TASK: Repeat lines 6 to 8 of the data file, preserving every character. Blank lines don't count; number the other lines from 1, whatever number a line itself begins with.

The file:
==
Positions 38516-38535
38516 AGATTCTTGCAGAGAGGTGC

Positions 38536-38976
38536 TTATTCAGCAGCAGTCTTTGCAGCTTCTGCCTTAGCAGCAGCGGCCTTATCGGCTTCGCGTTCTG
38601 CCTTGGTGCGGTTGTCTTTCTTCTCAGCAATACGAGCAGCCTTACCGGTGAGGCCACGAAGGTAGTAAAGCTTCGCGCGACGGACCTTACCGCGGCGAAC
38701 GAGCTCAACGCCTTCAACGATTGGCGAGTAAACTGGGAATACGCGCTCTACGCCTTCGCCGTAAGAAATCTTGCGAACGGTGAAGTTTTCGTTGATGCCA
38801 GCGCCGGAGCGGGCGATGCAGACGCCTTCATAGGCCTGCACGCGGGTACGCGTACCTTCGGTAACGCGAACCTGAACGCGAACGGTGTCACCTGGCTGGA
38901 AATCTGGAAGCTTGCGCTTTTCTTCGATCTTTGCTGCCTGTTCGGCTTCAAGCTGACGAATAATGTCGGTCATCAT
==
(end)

38701 GAGCTCAACGCCTTCAACGATTGGCGAGTAAACTGGGAATACGCGCTCTACGCCTTCGCCGTAAGAAATCTTGCGAACGGTGAAGTTTTCGTTGATGCCA
38801 GCGCCGGAGCGGGCGATGCAGACGCCTTCATAGGCCTGCACGCGGGTACGCGTACCTTCGGTAACGCGAACCTGAACGCGAACGGTGTCACCTGGCTGGA
38901 AATCTGGAAGCTTGCGCTTTTCTTCGATCTTTGCTGCCTGTTCGGCTTCAAGCTGACGAATAATGTCGGTCATCAT